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No-Fault Divorce- What does it mean?

View profile for Caitriona Rafferty
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As of 6th April 2022, the new law on "no fault" divorce will be introduced in England and Wales, eliminating the requirement to attribute blame to one spouse.

What Does the Current Divorce Law State? 

The current divorce law in England and Wales requires one spouse to file for divorce. The spouse filing for the divorce must be able to demonstrate that the marriage has irretrievably broken down on the basis of the other spouse's conduct. This conduct can fall under three categories: unreasonable behavior, adultery, or desertion. 

The respondent spouse has a right to defend the grounds of the divorce, often making the divorce a difficult and drawn out process.

Currently, only if a couple have been separated for 2 years or more, can they file for a divorce without allocating blame. This is so long as both parties consent to the divorce.

If both parties do not consent, then the couple must go through a separation period of up to 5 years before the marriage can be legally dissolved without the other spouse's consent.  

What is “No Fault” Divorce? 

The new "no fault" divorce law eliminates the requirement to attribute blame to one spouse. When filing for divorce, instead of choosing one of the above three reasons to explain why a divorce is necessary, couples will be able to simply provide “a statement of irretrievable breakdown” instead. 

This statement can be completed either individually by one spouse or jointly and will detail the irretrievable breakdown, with no further evidence to be required. This will be the only ground for wanting to obtain a divorce.  

On this basis, a spouse will no longer be able defend a divorce, preventing a historical delay in the process.

Why Has This Change Been Made? 

The necessity of placing the blame on one spouse is out of date in today’s society. It is apparent that the current divorce laws can often create hostility, increase animosity and make the difficulty of a divorce even more stressful.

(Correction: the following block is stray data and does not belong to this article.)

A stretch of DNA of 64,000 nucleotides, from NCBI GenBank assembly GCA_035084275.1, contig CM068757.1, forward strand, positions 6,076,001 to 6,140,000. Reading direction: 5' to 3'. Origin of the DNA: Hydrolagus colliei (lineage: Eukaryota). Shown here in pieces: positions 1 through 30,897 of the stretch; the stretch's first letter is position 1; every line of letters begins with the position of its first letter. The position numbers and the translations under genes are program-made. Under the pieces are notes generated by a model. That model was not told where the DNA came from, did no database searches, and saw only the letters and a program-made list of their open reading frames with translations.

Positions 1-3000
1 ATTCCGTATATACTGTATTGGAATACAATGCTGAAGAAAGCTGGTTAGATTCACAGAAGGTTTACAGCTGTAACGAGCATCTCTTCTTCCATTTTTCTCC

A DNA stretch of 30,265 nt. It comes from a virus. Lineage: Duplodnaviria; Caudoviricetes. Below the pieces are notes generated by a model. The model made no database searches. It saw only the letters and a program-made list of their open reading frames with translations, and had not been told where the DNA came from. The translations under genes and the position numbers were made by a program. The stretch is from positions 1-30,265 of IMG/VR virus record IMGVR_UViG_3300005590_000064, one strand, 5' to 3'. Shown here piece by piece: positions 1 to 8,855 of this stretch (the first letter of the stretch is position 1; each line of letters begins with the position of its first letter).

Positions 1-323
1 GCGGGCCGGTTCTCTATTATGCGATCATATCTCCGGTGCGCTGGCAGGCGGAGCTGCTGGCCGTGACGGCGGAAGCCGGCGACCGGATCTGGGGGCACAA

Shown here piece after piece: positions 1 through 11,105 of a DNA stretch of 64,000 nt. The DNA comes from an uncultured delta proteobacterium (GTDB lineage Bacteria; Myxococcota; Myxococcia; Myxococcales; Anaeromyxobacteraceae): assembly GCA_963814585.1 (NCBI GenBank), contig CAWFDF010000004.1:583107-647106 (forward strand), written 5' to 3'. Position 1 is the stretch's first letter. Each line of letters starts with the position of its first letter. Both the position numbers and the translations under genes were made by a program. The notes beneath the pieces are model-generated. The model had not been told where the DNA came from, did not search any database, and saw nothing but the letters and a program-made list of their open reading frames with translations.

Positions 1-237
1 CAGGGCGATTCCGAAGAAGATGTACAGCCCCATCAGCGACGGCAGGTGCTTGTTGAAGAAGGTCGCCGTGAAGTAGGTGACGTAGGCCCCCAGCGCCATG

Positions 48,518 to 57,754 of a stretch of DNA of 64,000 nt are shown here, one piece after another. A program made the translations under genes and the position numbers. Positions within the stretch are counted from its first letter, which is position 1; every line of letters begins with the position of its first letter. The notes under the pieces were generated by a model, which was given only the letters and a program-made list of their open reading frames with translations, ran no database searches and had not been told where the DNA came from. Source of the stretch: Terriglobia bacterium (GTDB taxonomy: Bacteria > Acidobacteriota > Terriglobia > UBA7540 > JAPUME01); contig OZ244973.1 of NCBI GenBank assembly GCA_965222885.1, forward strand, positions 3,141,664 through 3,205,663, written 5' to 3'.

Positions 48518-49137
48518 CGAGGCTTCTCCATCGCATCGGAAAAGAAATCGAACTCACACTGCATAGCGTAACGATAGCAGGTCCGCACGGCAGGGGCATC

The bitterness created by having to blame one party for the breakdown of the marriage is particularly damaging when there are children in the marriage. We often see that children become stuck in the middle of their parent's divorce and this often results in matters relating to child arrangements being taken to court.  Often this results in long term impacts on the mental health of both spouses and any children. Ultimately, the overarching view in today's society is that it is unreasonable for a couple to be forced to stay together, especially when they have already tried to make it work. 

The “no fault” divorce places the focus on reaching a resolution as quickly and stress-free as possible. It sets a positive tone for future discussions between parties regarding financial issues and child arrangements. It also reduces the impact that allegations can have on both the couple and any children involved.  

How does no fault divorce work?

  • Under the new law you, or you and your spouse, can make an application for divorce on the grounds that your marriage has broken down irretrievably.
  • After a minimum of 20 weeks, the applicant(s) can confirm that they wish to proceed with the divorce.
  • The court can then make a Conditional Order (previously called a Decree Nisi).
  • After a minimum of 6 weeks, the court can make the Final Order (previously called a Decree Absolute).

Should you require legal advice as to how to proceed with a divorce or a dissolution, Gepp Solicitors will endeavour to deal with matters sensitively and swiftly. 

This is not legal advice; it is intended to provide information of general interest about current legal issues.

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